A surge in attacks in December saw tens of thousands of civilians fleeing into Maiduguri [File:Afolabi Sotunde/Reuters]
Up to 10,000 civilians have been forcibly relocated because of a military operation against Boko Haram in northeast Nigeria, the United Nations said on Thursday, calling for better protection.
At least 2,000 people were initially said to have been moved the 40km from Jakana to the Borno state capital, Maiduguri, on Tuesday. But the UN said five times as many were forced to flee.
“The military ordered the immediate departure and forced the relocation of up to 10,000 civilians in the middle of the night, without prior warning,” it said in a statement.
“The entire town of Jakana was emptied, and people were forced to move to Maiduguri with very little time to collect personal belongings,” added UN Humanitarian Coordinator Edward Kallon. “Some people said they arrived in Maiduguri with nothing, not even with shoes on their feet.”
The northeast is the battleground in Nigeria’s decade-long fight against the armed group of the Islamic State West Africa Province (ISWAP) and Boko Haram.
A surge in attacks in December in which towns and military bases were overrun saw tens of thousands of civilians fleeing into Maiduguri and swelling the population of existing camps.
The armed groups have in the last few weeks been hit by intensive air and ground offensives from coalition forces involving Nigeria, Chad and Cameroon in the Lake Chad region, according to military sources and armed fighters.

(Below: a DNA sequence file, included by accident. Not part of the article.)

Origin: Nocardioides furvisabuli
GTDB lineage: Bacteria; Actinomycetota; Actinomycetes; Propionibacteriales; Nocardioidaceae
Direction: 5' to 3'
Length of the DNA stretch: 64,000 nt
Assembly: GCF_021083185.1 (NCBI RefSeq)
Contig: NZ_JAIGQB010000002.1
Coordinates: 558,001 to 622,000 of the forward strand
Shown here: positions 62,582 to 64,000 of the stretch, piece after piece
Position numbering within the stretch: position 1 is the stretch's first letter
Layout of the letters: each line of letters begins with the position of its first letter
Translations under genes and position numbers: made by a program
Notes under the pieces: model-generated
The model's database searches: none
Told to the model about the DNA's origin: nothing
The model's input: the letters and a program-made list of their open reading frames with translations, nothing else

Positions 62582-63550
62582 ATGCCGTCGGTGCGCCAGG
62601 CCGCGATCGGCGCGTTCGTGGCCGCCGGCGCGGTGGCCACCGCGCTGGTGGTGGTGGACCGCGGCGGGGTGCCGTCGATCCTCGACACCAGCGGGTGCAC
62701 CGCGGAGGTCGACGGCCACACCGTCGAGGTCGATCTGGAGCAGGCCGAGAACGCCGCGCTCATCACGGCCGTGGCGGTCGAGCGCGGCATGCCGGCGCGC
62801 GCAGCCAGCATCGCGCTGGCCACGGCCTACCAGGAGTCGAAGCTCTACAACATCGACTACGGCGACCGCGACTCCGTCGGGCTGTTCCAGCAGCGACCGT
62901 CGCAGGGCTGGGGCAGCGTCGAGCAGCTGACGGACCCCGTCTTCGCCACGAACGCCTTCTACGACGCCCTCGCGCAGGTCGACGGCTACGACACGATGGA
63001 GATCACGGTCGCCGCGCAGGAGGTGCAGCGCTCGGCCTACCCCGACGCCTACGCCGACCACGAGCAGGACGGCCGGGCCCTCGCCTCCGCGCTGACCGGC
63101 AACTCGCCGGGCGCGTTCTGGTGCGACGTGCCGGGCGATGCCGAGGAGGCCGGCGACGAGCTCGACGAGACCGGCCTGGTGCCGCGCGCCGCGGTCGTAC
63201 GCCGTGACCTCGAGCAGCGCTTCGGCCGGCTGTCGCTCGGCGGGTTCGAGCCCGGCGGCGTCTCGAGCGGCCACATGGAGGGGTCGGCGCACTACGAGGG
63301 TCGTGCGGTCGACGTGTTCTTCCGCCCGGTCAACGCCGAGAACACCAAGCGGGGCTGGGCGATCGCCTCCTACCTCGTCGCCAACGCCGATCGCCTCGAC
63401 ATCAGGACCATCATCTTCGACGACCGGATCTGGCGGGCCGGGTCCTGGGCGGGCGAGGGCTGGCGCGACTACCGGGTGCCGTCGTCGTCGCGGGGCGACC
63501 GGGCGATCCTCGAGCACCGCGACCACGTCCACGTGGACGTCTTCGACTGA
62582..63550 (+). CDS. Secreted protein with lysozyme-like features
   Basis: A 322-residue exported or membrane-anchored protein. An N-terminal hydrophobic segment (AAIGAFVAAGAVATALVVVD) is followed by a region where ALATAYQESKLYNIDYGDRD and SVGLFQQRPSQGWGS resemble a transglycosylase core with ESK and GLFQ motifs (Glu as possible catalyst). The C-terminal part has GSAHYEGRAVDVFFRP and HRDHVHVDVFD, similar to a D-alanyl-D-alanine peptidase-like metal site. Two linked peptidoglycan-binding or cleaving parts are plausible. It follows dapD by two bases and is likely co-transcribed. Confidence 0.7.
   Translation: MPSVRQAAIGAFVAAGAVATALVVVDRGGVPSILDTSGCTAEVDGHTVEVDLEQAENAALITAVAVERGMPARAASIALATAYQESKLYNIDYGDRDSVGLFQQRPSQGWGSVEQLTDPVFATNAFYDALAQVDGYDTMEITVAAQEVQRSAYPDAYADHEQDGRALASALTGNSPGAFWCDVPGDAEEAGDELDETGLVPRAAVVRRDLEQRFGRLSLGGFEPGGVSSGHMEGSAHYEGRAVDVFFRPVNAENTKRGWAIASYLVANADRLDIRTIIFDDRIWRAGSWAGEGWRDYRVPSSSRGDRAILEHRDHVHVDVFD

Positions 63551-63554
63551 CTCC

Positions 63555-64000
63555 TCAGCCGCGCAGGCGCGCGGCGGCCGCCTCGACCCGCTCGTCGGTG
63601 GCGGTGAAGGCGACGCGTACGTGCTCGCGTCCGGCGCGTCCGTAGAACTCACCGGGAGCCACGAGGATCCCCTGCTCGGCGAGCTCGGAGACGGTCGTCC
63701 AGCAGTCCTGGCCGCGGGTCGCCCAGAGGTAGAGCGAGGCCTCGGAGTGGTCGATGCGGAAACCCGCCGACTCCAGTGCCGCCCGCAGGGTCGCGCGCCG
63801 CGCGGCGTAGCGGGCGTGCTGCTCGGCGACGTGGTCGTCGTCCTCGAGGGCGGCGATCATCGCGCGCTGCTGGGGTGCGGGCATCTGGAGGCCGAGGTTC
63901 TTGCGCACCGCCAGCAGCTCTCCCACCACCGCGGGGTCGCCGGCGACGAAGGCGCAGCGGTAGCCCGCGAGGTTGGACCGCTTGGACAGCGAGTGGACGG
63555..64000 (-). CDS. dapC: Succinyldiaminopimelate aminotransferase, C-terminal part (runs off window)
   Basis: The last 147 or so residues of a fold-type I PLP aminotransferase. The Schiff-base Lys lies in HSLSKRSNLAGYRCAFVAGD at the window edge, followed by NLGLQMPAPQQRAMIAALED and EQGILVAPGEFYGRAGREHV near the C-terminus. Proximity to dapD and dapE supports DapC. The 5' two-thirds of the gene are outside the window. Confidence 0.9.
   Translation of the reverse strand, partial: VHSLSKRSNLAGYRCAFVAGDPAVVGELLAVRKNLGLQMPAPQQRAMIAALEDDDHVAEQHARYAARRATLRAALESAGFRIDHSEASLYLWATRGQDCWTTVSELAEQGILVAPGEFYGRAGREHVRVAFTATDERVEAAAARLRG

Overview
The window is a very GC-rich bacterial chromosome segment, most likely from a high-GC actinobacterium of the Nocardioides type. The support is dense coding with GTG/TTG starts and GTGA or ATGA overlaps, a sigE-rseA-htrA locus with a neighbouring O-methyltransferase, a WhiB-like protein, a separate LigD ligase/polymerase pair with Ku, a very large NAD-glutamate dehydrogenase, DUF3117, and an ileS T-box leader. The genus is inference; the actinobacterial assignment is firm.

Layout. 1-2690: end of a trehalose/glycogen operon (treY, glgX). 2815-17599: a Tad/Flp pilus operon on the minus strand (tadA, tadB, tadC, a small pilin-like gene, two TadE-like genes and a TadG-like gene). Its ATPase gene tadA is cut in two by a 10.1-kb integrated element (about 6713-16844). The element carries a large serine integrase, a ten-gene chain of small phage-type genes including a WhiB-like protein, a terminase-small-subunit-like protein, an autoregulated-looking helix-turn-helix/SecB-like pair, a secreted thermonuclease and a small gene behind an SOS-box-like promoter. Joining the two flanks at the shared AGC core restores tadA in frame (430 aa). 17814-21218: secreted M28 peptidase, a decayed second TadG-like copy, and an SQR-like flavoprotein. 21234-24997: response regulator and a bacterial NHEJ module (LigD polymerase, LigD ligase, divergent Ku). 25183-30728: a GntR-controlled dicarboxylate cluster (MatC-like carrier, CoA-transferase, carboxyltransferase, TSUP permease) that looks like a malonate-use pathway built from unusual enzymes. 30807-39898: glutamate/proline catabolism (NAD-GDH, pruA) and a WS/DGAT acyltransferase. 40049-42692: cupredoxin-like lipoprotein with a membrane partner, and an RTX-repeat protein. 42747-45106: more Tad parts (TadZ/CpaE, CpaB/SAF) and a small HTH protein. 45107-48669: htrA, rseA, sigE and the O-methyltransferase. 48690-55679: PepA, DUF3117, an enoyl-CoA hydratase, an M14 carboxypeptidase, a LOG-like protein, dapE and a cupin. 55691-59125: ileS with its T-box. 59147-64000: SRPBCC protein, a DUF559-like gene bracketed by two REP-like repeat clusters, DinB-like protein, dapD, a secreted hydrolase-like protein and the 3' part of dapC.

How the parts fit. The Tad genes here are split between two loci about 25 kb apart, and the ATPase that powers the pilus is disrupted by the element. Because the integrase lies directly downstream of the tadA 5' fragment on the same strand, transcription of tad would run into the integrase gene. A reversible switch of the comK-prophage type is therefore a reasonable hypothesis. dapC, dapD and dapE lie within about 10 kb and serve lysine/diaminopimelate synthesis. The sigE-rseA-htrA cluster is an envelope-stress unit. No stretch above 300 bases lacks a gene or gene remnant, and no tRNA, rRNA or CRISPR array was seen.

But there are fresh concerns about the effects of the conflict on civilians after nearly 10 years of fighting, more than 27,000 deaths and 1.8 million made homeless.
Previous mass displacements of civilians have forced them into already overcrowded camps for the internally displaced in Maiduguri, putting pressure on the authorities.
“The United Nations is urging the government to urgently provide safety, shelter, food, water and medical care to the displaced civilians, in addition to information about when they will be allowed to return home,” said Kallon.
Jakana lies on a known crossing route for ISWAP fighters moving between their camps in the Benisheikh forest area of Borno and their hideouts in the Buni Yadi area of Yobe.
In January, ISWAP sent letters to Jakana and Mainok residents telling them to vacate their homes for an impending raid on the military.